Morocco/Algeria: Military leaders in the shadows

In depth
This article is part of the dossier: Algeria – Morocco: crisis loading

By Akram Kharief, Farid Alilat, Jihâd Gillon

Posted on Friday, 5 March 2021 20:01
This 19 December 2019 photo shows Algerian military leader Gaid Salah at President Abdelmadjid Tebboune's inauguration. © Doudou Toufik/PPAgency/SIPA

Morocco's and Algeria's top military and secret service leaders have risen through the ranks and often led brilliant – and sometimes action-packed – careers.

This is part four of a five-part series.

Morocco – Abdelfattah Louarak, inspector general of the Royal Moroccan Armed Forces

General Abdelfattah Louarak, inspector general of the armed forces. © MAP

In January 2017, General Abdelfattah Louarak, 66, was appointed inspector general of the Royal Moroccan Armed Forces (whose commander-in-chief is none other than the king), replacing General Bouchaïb Arroub, who had held the position since 2014. Louarak’s promotion to this strategic role, if ever there were one, has ushered in a period of stability.

He was made a four-star general by King Mohammed VI in January 2017, joining the highly selective ranks of the “four-star club”, which includes the likes of his four-star predecessor, Hosni Benslimane, a former commander of the Royal Gendarmerie.

Born in 1955 in Ben Ahmed, a town in Morocco’s Casablanca-Settat region, Louarak graduated from the Meknes Royal Military Academy in 1976. He is well acquainted with the Western Sahara situation. For the first 10-odd years of his military career, he served in the 11th Motorised Infantry Regiment during the Western Sahara War (1975-1991). Little information is known about his military exploits, but he was decorated with the Order of Ouissam Alaouite star at the end of his service.

In 1986, Louarak was transferred to an elite unit, the 2nd Parachute Infantry Brigade, where he helped train the Moroccan Special Forces. He went on to take over the logistics and transport for the armed forces. In 1994, while still a commander, he obtained a certificate of higher education from the Collège Interarmées de Défense military academy in Paris, which became the École de Guerre in 2010. Louarak also oversaw the recruitment of senior military officials at the department of officer personnel.

In addition, the four-star general has diplomatic duties, as he travelled to Washington DC in early January to sign military agreements between the kingdom and the United States for the 2020-2030 period.

Mohamed Yassine Mansouri, director general of Morocco’s intelligence agency

Mohammed Yacine Mansouri, national intelligence director. © AIC PRESS

Mohamed Yassine Mansouri, 59, is director general of the Direction Générale des Etudes et de la Documentation (DGED), Morocco’s intelligence agency. He was one of the king’s classmates at the Collège Royal de Rabat, a royal academy for prominent Moroccans.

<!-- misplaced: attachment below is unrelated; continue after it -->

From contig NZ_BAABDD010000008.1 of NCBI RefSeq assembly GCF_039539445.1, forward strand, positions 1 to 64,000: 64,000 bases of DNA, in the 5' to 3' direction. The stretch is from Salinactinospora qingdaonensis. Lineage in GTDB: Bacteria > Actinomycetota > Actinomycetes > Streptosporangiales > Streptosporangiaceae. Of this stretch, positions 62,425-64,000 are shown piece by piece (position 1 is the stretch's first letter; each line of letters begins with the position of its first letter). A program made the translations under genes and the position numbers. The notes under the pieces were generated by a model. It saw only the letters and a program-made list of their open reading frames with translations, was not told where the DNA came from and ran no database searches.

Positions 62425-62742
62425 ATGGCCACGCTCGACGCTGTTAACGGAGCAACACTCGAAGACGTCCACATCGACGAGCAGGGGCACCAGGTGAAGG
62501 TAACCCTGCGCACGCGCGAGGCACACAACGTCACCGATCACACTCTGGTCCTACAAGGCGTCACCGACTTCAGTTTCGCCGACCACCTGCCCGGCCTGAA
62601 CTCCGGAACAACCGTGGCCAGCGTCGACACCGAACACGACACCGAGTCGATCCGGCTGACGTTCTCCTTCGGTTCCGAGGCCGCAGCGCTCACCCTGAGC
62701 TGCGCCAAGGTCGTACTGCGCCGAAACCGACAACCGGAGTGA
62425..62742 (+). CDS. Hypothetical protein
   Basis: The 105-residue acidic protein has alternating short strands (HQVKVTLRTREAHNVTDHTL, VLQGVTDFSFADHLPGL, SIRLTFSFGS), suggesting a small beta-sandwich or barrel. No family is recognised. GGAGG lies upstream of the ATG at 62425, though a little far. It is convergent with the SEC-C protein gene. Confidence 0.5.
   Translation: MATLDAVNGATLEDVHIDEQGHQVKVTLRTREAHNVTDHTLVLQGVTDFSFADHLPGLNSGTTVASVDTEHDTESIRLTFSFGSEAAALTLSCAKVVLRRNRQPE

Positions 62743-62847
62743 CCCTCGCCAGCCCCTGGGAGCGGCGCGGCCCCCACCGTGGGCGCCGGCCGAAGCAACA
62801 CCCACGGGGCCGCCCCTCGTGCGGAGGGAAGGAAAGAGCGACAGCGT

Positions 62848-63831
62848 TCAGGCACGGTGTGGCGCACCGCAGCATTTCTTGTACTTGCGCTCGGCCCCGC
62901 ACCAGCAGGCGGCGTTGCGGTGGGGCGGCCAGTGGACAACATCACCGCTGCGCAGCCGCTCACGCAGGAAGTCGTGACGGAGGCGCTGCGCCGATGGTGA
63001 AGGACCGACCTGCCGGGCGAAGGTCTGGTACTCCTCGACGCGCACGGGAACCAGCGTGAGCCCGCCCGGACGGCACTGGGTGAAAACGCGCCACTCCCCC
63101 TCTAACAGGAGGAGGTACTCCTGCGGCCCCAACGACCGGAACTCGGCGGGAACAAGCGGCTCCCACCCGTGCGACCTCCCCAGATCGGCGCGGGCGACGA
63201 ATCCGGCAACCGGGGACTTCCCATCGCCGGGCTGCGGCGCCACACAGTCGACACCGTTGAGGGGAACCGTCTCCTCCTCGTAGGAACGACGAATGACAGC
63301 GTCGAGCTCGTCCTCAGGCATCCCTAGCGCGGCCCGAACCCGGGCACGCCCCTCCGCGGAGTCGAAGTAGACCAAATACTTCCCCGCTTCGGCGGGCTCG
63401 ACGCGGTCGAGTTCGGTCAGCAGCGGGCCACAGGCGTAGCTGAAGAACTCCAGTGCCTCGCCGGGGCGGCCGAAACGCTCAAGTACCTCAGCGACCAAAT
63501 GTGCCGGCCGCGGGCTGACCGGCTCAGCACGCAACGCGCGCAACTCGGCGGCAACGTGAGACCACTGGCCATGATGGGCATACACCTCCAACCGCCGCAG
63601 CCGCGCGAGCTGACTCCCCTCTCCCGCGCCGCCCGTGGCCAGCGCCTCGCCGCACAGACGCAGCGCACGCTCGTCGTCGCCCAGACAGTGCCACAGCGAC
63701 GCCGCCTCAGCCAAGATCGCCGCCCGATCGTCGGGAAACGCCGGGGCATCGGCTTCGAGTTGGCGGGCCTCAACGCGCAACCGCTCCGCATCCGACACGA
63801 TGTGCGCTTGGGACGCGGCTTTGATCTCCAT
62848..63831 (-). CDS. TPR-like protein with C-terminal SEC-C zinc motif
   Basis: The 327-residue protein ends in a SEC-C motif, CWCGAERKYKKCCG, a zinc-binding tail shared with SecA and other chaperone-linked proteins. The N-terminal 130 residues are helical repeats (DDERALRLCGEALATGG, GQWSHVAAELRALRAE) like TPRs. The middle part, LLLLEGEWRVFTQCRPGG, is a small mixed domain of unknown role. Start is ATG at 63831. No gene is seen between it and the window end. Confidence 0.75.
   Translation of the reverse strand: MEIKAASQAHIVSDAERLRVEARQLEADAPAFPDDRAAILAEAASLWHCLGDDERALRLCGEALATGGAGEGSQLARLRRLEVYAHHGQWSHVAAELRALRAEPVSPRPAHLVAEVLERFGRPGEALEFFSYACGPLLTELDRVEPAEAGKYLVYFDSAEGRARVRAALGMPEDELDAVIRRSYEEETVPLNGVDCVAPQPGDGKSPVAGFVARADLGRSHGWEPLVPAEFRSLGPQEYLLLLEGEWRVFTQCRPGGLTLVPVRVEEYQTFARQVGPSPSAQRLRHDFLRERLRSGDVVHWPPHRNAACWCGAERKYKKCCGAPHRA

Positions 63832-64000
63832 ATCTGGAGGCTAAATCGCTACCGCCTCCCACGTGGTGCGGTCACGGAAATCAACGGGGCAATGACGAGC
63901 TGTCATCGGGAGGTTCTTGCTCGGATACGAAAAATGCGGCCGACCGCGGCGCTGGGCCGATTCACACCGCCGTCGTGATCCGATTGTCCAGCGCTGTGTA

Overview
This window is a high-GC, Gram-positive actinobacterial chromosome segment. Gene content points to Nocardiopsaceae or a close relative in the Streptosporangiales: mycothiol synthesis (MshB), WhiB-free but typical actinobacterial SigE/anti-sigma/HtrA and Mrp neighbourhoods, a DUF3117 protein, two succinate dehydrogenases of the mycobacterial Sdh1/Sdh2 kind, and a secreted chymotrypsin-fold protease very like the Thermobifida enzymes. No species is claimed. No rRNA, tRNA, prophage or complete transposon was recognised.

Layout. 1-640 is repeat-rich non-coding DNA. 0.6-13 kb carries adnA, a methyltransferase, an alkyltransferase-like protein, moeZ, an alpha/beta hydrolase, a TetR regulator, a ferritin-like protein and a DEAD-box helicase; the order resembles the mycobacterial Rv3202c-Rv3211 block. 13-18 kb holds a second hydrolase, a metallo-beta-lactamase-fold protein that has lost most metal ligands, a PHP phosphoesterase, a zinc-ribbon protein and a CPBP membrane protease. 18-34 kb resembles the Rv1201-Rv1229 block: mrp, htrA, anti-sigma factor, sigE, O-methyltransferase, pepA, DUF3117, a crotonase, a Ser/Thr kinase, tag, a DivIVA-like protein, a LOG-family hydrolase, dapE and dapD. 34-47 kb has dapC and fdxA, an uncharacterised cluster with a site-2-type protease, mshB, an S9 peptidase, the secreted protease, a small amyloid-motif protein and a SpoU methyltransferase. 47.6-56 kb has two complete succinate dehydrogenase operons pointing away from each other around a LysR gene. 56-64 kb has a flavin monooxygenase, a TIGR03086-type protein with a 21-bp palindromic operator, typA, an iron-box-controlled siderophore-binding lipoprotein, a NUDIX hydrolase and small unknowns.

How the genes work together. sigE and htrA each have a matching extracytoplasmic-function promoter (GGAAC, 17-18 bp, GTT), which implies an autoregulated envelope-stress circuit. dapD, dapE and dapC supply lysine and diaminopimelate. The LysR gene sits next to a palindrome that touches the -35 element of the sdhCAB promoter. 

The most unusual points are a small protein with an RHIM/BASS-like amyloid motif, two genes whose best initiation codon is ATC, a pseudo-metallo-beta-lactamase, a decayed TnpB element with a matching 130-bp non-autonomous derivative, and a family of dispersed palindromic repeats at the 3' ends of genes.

Mansouri was appointed director of the country’s news agency, Maghreb Arabe Presse, in 1999. In 2005, the King named him as director of the DGED. His 15 years of intelligence experience gives him a significant edge over his Algerian counterpart, Nour-Eddine Mekri, who has been on the job for a few short months.

Mansouri also has considerable diplomatic chops, including experience with the Libya crisis, which has earned him the status as the architect behind the Bouznika peace talks held in September and October 2020. He often represents Morocco during meetings held by regional and international institutions on terrorism issues.

Alongside Nasser Bourita, the country’s foreign minister, the intelligence director took part in roundtable discussions held by the UN in December 2018 that brought together the Western Sahara’s Polisario Front, Algerian officials and representatives from Mauritania.

A legal expert by training who ended up in the media business, Mansouri has an atypical background for a senior intelligence official, though he previously worked for the interior ministry, which he joined in the late 1980s under Driss Basri, the high-powered minister who maintained his grip on the agency from 1979 to 1999. During Mansouri’s time there, he made regular visits to Western Sahara.

A few months before Morocco was readmitted to the African Union in 2017, he travelled to Algeria with Bourita for a ground-breaking visit during which he met with Algeria’s then foreign minister, Abdelkader Messahel. Mansouri’s career is the embodiment of his country’s security- and diplomacy-oriented approach to Western Sahara.

Algeria – Saïd Chengriha, chief of staff of the armed forces

Major General Saïd Chengriha © Zinedine ZEBAR

After enlisting in Algeria’s army in 1963, when he was 18, Saïd Chengriha was promptly sent to France to study at the École de Saint-Cyr Coëtquidan military school, where he gained experience with armoured vehicles. After fighting Israeli troops as a member of the task force sent to back Egypt during the Yom Kippur War, he graduated from the Soviet K. E. Voroshilov Military Academy in 1973.